Talk:Rules of Communication
At today's meeting in Horsham we proposed to change the rule:
- Do not make any statements about another person's thoughts, intentions, or motivations.
- Do not attribute thoughts, intentions, or motivations to other people.
The rationale for this is somewhat involved, and involves the outcome of a few weeks of discussion, and I'm not sure I'll communicate all of it, so please add your points if I'm missing any and correct me if I've misrepresented something. One problem with the existing rule is that "statements about" could be easily construed to mean some of sorts of general speculation about motives that are allowed under the rules, as we have been interpreting them, for example, discussion exploring possibilities for different motives of people in different circumstances. We picked the word "attribute" because it seems to concisely communicate more specifically what we object to, a person making a statement about the person's actual thoughts, as opposed to exploring possibilities.
Today at the Horsham meeting, we proposed to change this rule:
- Do not state as fact something that is uncertain.
- Do not state as fact something for which there is not a consensus among the people present.
I think the latter more accurately expresses how we have been communicating in meetings. I also think everything has some degree of uncertainty, so the first rule is not something we have been following perfectly, and I don't think trying to would help us communicate more effectively.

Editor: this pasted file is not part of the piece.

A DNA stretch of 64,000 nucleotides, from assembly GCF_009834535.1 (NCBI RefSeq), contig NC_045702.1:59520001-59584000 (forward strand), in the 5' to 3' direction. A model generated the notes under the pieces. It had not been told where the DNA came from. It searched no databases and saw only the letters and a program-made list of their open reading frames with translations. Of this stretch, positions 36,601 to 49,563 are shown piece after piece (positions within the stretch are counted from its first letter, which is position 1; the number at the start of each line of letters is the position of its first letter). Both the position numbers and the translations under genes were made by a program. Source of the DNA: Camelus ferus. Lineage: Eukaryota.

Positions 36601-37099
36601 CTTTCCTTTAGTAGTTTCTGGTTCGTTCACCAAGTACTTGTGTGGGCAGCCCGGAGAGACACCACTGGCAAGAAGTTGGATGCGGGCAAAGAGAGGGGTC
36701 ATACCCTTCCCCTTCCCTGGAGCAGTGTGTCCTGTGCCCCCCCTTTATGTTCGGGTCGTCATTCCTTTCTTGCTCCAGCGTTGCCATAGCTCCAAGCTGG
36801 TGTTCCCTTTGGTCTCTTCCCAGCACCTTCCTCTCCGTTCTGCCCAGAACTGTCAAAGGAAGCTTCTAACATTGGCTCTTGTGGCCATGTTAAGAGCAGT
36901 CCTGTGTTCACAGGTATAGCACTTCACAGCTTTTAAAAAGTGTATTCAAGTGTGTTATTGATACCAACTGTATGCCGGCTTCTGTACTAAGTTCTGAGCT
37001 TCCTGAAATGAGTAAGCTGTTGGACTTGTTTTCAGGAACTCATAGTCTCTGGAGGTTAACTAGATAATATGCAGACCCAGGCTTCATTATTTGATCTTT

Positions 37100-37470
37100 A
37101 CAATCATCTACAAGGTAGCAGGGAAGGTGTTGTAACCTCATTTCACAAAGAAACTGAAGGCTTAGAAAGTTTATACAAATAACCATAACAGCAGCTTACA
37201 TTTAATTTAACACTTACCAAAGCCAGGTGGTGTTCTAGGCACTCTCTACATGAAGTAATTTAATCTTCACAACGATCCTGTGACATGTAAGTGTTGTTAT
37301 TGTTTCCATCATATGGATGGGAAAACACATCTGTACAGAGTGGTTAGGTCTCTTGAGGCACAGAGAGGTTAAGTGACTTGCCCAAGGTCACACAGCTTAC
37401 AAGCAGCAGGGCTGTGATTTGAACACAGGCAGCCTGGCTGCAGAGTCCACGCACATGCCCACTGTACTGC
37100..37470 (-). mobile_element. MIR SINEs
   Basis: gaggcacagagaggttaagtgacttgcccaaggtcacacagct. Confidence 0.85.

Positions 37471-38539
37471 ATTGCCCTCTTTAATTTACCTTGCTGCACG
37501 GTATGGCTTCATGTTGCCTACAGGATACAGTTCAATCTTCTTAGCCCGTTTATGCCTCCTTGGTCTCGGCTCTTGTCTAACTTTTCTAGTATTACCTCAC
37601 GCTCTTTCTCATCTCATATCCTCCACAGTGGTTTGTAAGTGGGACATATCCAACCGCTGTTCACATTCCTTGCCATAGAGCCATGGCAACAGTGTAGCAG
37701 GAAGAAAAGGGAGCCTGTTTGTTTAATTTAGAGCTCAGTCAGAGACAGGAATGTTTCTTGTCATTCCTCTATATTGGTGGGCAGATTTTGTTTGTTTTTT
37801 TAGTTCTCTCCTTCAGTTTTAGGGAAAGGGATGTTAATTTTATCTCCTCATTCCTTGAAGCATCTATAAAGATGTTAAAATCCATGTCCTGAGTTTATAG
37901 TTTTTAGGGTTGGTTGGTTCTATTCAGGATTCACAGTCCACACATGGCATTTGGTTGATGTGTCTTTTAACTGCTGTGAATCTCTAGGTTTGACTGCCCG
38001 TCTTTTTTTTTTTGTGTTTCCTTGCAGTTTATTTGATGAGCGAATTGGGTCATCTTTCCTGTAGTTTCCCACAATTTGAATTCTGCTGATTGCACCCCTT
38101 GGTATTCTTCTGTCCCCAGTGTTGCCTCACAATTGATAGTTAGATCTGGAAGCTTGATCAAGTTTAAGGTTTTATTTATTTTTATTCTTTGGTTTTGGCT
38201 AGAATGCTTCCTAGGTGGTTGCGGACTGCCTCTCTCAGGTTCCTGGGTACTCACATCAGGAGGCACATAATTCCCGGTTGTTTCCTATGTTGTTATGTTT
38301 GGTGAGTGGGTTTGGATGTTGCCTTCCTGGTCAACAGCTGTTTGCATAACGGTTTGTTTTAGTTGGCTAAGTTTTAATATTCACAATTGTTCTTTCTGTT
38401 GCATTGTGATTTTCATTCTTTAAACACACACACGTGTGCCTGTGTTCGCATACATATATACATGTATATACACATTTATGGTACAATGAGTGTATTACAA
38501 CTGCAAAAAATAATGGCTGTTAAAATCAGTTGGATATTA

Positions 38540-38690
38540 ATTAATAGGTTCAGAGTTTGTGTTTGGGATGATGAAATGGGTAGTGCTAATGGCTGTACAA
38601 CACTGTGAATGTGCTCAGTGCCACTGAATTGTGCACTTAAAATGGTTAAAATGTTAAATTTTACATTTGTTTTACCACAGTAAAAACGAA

Today at the Horsham meeting, we proposed two changes. One is to the positive principle:
- Use I statements when talking about any beliefs or thoughts for which there may not be a consensus.
We proposed to change it to:
- Use I-statements like "I think" or "I've read" when stating an idea for which there may not be a consensus.
We also proposed to change the rule:
- Do not use black-and-white categories unless there is a consensus that something fits into simple categories.
- Do not use black-and-white categories unless there is a consensus that something fits into them.
These changes were mainly to clarify the meaning of the rules and improve the wording. These changes will become official in 8 days, if there are no objections. Sylvia (talk) 22:18, 17 February 2014 (EST)
Today at the Horsham meeting, we proposed to change the positive principle:
The reason is because we talked about how the phrase "stating only truths" could be interpreted in ways that are different than how we intend it. We discussed the concern that it could seem intimidating to people who are reading the rules for the first time and aren't familiar with our meeting dynamic. We also brought up the idea that people have different ideas about what truth is.
- I want to clarify in case the reasons aren't fully apparent; I originally objected to this change and only agreed to it after further discussion. One concern we had was that "stating only truths" could be misinterpreted as constraining us to not present factually incorrect items even when encapsulated in "i statements" or other logical constructions. Another concern was more on the level of connotation, that this could lead some people to wrongly conclude that our group is a place where we don't allow any ideas to be discussed that conflict with our beliefs--which is close to the opposite of what we want our group to be like. I thought the word "truthfully" also better captured the spirit of our group because it is an adverb, describing how we want to communicate rather than the content of what we're communicating. So, I now think this is a major improvement--both wordings though still seem to need further explanation for newcomers--which is why we agreed on hyperlinking truthfully to our page on Truthfulness. Cazort (talk) 11:36, 13 February 2014 (EST)